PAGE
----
1:41.11. That’s a mark that until this year has stood for over a dozen seasons as being unapproachable. This year however, may go down as The Year of Rudisha, because he has come within inches of this mark with plenty of season left. Rudisha started the year hot with a 1:43.15 – only 1 other athlete has run as fast this year – and currently sits atop the yearly list with the #3 time in history, 1:41.51 – making him #2 all time behind the legendary Wilson Kipketer. Undefeated in 8 meets this year, he’s fresh off of a 1:42.84 win at the African Championships. Without jinxing him, he’s almost certain to run under 1:42 again, with Kipketer’s mark a definite possibility. As a matter of fact, he has enough speed (45.50 PR set earlier this year) that, dare I say, he could make real history and surpass the 1:41.00 barrier. If so that would be every bit as impressive as 9.58 or 19.19 – possibly more so.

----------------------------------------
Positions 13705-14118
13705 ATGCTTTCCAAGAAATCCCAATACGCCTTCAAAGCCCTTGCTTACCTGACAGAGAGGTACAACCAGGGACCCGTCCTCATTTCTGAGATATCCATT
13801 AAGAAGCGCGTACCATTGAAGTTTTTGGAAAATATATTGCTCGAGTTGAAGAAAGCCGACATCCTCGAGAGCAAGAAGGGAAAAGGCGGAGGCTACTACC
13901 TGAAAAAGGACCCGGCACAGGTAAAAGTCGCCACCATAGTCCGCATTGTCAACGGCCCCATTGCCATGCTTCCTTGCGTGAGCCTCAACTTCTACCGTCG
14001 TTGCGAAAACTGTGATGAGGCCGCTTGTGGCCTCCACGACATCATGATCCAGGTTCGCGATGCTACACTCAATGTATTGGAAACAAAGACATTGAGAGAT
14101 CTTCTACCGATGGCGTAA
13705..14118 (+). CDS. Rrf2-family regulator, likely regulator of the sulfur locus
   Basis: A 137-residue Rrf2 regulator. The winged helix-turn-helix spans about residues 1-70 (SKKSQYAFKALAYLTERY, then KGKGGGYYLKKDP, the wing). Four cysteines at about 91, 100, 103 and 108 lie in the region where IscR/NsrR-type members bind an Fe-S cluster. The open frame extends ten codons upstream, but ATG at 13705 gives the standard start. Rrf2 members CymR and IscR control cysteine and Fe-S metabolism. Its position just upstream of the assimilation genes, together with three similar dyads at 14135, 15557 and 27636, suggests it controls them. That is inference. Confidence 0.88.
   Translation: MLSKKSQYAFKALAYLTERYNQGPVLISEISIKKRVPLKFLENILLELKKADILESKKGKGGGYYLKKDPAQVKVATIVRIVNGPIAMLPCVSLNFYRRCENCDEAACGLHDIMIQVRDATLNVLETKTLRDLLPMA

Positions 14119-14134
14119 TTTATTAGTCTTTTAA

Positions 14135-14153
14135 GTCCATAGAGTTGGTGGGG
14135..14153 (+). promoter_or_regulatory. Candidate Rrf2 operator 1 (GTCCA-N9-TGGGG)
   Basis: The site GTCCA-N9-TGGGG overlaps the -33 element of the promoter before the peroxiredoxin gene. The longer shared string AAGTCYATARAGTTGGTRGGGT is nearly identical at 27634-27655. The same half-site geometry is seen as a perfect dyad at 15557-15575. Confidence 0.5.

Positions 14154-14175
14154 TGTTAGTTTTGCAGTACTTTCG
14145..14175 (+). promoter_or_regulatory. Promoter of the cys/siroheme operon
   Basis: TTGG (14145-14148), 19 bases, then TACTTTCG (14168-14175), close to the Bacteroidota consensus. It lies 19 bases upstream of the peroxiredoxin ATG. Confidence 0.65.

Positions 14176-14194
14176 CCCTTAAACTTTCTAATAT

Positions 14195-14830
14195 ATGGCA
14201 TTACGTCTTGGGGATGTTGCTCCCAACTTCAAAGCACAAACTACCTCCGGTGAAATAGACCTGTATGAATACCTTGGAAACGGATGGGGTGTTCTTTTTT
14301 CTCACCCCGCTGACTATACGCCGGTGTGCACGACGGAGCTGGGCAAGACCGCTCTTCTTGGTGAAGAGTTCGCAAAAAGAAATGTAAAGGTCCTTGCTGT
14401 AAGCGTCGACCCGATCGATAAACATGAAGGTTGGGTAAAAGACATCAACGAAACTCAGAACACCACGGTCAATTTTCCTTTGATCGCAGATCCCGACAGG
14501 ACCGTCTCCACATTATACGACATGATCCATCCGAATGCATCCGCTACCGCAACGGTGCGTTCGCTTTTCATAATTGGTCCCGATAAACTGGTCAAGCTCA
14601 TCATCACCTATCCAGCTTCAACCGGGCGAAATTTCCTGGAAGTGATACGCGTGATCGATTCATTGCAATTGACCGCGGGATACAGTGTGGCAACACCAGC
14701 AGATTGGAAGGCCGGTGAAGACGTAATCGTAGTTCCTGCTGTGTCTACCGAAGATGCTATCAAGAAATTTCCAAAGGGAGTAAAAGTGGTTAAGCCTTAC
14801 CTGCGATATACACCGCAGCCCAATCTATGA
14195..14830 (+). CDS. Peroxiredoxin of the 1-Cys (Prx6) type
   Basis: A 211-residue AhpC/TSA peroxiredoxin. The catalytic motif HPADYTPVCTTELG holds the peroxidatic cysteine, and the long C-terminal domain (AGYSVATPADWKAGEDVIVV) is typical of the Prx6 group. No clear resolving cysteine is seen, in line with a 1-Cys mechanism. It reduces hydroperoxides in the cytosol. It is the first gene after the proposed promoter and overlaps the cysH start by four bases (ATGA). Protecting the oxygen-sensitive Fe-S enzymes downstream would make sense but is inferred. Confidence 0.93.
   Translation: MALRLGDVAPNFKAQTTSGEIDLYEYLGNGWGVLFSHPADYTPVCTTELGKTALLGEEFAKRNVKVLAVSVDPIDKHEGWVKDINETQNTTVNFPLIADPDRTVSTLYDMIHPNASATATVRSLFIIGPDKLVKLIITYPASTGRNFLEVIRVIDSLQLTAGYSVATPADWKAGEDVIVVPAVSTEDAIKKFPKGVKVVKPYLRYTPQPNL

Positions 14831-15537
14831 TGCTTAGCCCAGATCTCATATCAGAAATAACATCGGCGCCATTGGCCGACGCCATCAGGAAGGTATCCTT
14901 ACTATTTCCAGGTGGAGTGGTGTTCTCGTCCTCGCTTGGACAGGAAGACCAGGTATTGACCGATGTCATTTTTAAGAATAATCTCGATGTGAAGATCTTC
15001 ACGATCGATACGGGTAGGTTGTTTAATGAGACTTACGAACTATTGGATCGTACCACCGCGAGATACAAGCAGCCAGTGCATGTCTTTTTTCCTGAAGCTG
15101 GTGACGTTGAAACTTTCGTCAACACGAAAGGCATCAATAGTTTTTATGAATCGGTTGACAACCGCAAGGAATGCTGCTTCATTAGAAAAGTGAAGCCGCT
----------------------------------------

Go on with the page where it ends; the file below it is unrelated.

Bershawn Jackson


400 Hurdles

Bershawn took a couple of losses early this year (Oslo & New York) but has been on a tear since then. He started with a 47.32 win at Nationals. The world leader and a time bettered by only 9 men in history. Jackson is undefeated in his last 4 races, but more importantly has run under 48.00 in each! The ease with which he has been running this past month suggests that he may be able to run in the 47.20 area – a zone that only Edwin Moses has visited more than once. Jackson has won 6 of his  8 competitions this year – a season where he’s already run 4 of the 10 fastest times of his career. Jackson seems to have a youthful exuberance to his competing this season and he’s been fun to watch.


Walter Dix



Nesta Carter



Yohan Blake